Managing

The hip pocket nerve

Jaclyn Densley /

As the 27 European leaders reach yet another agreement on the bailout of banks and kicking the can further down the road, leading companies will be making the most of lower fuel costs and increased willingness of big spenders to go out and shop.

European Commissioner for Economic Affairs, Olli Rehn, said he expected leaders would agree on new growth measures, as well as on action to reduce borrowing rates for Spain and Italy, which are approaching unmanageable levels.

“I expect that there will be a decision on a further step towards rebuilding the economic and monetary union,” Rehn said shortly before the summit began. “We also need concrete decisions on a short-term stabilisation of financial markets, especially sovereign debt markets.”

No matter the reality of good economic news, low interest rates and the rest of the Swan mantra, the nation is clearly divided into those that want to believe that they are going to be impacted by the carbon tax next week and those that have had cash put into their bank accounts and are ready to go out and spend it.
A close study of the last couple of years of consumer and business sentiment shows some very interesting patterns. The hip pocket nerve is alive and well with big spenders feeling financially stable, very confident about the economy and heading for their wealth management advisors.

When Morgan Research asks big spenders about their level of confidence, seven out of 10 say they are very confident or confident. Four out of 10 light spenders say they lack confidence.

Small business owners indicate that while they are generally big spenders they do not believe that the Government is doing a good job running the country or that the economy is improving.

When the big spenders are broken down in terms of their voting intention there is a strong bias towards voters who do not support the current government, feel financially stable at the moment and have recently increased their savings profile in the face of the threat of that great big tax, etc.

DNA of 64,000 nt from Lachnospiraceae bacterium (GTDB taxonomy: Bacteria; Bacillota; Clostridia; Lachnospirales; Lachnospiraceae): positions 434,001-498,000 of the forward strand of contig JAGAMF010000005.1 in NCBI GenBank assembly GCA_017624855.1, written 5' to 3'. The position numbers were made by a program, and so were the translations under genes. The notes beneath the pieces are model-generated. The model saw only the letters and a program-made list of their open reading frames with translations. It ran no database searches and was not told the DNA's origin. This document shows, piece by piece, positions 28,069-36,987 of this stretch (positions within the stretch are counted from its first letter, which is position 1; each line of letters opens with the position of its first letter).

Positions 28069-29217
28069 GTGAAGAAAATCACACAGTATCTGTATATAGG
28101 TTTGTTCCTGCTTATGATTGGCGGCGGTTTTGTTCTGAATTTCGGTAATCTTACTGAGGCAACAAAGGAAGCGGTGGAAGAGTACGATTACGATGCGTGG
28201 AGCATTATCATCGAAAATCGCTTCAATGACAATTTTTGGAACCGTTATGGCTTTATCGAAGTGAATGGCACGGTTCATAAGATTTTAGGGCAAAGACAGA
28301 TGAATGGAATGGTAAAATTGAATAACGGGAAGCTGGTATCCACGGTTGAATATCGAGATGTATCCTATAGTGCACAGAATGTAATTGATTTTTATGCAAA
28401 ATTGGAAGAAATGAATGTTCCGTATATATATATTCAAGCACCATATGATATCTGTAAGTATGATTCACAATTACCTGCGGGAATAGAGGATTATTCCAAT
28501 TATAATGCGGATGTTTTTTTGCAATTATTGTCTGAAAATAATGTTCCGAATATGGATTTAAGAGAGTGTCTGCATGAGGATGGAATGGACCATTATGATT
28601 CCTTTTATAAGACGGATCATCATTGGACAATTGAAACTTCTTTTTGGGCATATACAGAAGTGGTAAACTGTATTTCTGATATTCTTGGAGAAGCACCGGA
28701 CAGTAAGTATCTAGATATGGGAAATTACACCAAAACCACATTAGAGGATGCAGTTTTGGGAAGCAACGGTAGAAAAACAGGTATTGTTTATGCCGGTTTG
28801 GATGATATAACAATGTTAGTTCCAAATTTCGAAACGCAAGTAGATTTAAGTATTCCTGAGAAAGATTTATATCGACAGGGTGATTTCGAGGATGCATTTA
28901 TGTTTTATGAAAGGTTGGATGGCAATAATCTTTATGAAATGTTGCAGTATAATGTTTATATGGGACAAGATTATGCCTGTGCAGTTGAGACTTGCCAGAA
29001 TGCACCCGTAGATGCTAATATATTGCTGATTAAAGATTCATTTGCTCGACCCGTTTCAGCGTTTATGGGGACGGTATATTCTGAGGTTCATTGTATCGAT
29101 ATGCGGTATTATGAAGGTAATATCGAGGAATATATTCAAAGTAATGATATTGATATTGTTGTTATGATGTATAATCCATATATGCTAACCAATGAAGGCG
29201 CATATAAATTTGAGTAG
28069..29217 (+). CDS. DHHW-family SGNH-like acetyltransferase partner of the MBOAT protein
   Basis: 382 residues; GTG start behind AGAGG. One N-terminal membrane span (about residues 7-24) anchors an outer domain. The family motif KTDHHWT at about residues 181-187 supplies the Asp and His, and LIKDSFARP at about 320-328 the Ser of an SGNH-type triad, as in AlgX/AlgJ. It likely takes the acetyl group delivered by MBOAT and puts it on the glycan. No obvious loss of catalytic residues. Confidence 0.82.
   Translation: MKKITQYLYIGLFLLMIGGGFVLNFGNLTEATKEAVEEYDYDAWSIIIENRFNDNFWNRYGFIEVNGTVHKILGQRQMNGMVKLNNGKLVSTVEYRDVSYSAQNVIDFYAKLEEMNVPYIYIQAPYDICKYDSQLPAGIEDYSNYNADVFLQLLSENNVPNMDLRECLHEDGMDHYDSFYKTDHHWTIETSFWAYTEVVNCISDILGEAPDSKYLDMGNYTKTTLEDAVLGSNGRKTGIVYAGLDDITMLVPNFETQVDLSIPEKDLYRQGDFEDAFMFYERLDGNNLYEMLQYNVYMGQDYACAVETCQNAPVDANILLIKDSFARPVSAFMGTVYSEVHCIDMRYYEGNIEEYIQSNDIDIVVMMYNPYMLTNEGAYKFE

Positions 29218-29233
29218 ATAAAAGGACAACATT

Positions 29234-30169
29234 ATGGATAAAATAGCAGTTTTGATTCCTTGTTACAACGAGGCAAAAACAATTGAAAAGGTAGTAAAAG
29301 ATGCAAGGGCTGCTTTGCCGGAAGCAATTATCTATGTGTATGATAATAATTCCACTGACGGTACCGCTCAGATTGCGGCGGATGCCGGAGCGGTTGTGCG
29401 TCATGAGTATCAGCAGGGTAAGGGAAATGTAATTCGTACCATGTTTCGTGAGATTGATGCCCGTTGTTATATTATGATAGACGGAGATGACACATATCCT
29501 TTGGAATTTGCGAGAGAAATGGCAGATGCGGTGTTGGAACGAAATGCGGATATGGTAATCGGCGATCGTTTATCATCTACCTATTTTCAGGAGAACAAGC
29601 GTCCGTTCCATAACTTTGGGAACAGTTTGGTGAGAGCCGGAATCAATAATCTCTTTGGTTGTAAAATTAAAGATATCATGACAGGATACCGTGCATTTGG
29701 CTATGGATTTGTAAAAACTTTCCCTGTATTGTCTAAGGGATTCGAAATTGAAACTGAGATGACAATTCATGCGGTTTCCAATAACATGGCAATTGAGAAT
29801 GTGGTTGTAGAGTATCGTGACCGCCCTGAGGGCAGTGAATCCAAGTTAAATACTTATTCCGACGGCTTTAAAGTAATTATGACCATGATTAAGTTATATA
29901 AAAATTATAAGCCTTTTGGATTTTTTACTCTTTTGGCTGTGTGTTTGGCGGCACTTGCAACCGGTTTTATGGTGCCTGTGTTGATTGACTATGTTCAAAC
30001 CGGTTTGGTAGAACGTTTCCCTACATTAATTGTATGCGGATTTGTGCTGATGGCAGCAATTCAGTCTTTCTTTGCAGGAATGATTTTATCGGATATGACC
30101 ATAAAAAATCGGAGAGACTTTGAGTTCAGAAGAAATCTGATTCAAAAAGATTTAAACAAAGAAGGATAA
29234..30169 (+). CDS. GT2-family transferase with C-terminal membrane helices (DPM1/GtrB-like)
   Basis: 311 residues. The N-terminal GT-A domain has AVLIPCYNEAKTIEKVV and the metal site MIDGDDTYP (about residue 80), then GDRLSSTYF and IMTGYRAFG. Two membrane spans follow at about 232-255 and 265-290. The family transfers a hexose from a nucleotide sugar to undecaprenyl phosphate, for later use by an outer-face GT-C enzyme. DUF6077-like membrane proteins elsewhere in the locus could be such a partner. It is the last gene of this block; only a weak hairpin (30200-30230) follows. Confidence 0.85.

Workers who describe themselves as self-employed are much more likely than the rest of the population to be big or medium spenders, vote for the coalition parties or the Greens and share the view that the Gillard Government has lost its way.

Light spenders, by contrast, tend to be less satisfied with all of the major parties, disagree that the Australian economy is improving, and certainly do not feel financially stable at the moment.

This leaves government supporters (ALP) as a minority that believes that the economy is improving, the government is doing a good job running the country and above average levels of consumer confidence.

Again, it is significant that owners, partners, proprietors and members of boards of management are much less likely to accept that the Australian Government is doing a good job running the country, lack business confidence but have not curtailed their own spending patterns.

Those that have cut down their own personal spending patterns are the public servants and those that do not feel financially stable in the face of reports of labour market dismissals.

After July 1 and the end of the current focus on asylum seekers there will be a steady return of business confidence as one side sees Tony closer to his desired destiny and the other side decides that supporting Julia is the best path to promoting stability and rising consumer sentiment.

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